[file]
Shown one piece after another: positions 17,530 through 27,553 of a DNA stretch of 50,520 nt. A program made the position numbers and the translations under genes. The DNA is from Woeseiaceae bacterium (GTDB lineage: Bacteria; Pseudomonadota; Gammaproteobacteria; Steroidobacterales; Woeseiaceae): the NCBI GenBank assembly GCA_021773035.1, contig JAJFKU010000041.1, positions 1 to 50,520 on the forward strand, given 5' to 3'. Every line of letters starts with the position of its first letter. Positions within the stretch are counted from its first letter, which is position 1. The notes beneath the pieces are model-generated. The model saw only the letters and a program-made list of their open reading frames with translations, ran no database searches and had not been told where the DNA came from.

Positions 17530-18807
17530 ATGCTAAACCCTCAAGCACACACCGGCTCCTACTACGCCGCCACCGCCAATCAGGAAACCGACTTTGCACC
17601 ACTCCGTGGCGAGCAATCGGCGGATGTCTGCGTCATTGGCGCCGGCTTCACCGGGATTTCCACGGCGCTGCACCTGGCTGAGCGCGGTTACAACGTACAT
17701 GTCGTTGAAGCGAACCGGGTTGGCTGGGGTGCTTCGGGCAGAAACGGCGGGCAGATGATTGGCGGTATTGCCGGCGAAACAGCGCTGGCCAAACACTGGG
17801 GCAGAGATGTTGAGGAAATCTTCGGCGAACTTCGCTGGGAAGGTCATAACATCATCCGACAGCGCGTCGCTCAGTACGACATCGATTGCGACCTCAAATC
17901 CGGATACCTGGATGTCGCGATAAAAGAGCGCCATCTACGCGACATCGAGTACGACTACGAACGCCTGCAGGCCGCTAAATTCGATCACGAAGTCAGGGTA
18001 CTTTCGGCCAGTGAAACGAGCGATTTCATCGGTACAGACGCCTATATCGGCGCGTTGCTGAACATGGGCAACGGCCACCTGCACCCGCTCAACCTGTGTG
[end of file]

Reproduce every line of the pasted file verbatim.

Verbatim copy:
Shown one piece after another: positions 17,530 through 27,553 of a DNA stretch of 50,520 nt. A program made the position numbers and the translations under genes. The DNA is from Woeseiaceae bacterium (GTDB lineage: Bacteria; Pseudomonadota; Gammaproteobacteria; Steroidobacterales; Woeseiaceae): the NCBI GenBank assembly GCA_021773035.1, contig JAJFKU010000041.1, positions 1 to 50,520 on the forward strand, given 5' to 3'. Every line of letters starts with the position of its first letter. Positions within the stretch are counted from its first letter, which is position 1. The notes beneath the pieces are model-generated. The model saw only the letters and a program-made list of their open reading frames with translations, ran no database searches and had not been told where the DNA came from.

Positions 17530-18807
17530 ATGCTAAACCCTCAAGCACACACCGGCTCCTACTACGCCGCCACCGCCAATCAGGAAACCGACTTTGCACC
17601 ACTCCGTGGCGAGCAATCGGCGGATGTCTGCGTCATTGGCGCCGGCTTCACCGGGATTTCCACGGCGCTGCACCTGGCTGAGCGCGGTTACAACGTACAT
17701 GTCGTTGAAGCGAACCGGGTTGGCTGGGGTGCTTCGGGCAGAAACGGCGGGCAGATGATTGGCGGTATTGCCGGCGAAACAGCGCTGGCCAAACACTGGG
17801 GCAGAGATGTTGAGGAAATCTTCGGCGAACTTCGCTGGGAAGGTCATAACATCATCCGACAGCGCGTCGCTCAGTACGACATCGATTGCGACCTCAAATC
17901 CGGATACCTGGATGTCGCGATAAAAGAGCGCCATCTACGCGACATCGAGTACGACTACGAACGCCTGCAGGCCGCTAAATTCGATCACGAAGTCAGGGTA
18001 CTTTCGGCCAGTGAAACGAGCGATTTCATCGGTACAGACGCCTATATCGGCGCGTTGCTGAACATGGGCAACGGCCACCTGCACCCGCTCAACCTGTGTG